In 1998 Leslie Sauer Jones wrote The Once and Future Forest: A Guide to Forest Restoration Strategies. Embedded within the book’s forward, landscape architect Ian McHarg implored: “We must participate, with action and all the experience we can bring” in order to attempt to reverse environmental degradation and we can no longer expect our actions to be reversed with inaction. He further suggested that we embrace, “important havens, such as the interstices of cities” as critical canvasses for habitat enhancement and expansion for our native plants and animals.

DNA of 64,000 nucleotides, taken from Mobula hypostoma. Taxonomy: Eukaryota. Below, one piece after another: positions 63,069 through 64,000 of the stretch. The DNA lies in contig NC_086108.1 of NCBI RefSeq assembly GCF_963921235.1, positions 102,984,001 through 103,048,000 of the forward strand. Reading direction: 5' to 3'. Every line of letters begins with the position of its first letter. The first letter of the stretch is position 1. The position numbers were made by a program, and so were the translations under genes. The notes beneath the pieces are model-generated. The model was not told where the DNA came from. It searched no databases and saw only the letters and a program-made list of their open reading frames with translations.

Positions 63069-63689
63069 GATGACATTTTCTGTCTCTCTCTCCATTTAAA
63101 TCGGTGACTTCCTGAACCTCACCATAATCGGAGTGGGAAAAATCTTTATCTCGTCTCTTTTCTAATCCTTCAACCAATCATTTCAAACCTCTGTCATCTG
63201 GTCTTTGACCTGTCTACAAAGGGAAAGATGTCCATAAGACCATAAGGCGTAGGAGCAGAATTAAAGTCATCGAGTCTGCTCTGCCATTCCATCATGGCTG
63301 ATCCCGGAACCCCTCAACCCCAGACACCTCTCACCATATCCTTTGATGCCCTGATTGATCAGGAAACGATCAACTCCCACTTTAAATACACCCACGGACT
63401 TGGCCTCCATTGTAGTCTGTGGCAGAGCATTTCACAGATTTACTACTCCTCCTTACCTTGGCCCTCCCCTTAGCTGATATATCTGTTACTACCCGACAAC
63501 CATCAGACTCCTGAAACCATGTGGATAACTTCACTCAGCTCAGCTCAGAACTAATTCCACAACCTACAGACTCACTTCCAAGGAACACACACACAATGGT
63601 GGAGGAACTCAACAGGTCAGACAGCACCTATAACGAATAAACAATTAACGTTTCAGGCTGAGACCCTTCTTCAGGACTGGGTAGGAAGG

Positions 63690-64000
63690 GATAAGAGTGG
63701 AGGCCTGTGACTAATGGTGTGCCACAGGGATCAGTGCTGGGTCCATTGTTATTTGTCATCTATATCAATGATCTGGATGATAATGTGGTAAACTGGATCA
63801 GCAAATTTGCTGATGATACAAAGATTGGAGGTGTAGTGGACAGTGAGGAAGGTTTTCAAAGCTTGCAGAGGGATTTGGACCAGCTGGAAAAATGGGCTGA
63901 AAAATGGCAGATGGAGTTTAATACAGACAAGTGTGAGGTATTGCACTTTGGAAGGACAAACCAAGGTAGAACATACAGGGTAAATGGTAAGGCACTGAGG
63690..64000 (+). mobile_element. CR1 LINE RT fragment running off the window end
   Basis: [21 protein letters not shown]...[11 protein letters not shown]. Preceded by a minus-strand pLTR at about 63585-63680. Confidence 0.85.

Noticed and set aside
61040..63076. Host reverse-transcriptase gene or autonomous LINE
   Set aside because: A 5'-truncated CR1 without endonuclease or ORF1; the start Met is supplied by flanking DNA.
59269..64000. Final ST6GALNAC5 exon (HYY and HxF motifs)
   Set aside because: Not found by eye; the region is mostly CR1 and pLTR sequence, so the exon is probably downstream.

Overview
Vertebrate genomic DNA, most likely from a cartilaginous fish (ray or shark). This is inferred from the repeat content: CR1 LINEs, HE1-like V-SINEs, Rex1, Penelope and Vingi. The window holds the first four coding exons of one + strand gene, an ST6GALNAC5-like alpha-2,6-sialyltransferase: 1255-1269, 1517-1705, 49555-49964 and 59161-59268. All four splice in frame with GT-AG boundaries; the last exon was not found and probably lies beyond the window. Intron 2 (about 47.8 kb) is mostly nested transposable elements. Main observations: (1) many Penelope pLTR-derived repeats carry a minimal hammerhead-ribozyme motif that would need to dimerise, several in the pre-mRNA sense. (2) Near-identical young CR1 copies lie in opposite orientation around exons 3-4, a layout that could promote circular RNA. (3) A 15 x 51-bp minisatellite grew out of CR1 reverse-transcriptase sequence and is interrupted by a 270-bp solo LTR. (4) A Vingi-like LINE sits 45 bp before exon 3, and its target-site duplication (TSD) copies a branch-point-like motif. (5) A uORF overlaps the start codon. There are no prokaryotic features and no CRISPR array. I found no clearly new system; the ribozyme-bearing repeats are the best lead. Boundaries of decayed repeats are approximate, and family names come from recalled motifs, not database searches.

Within our cities, large, contiguous tracts of vegetation, such as urban forests and riverfront corridors, offer critical ecological value potential. However, in more densely developed fragments of the city, where landscape design increasingly occurs, researchers are discovering that purposely selected woody plants can similarly provide animal species with viable urban habitat. Conceptualizing the ecological value of these urban interstices may be a function of perspective, or scale.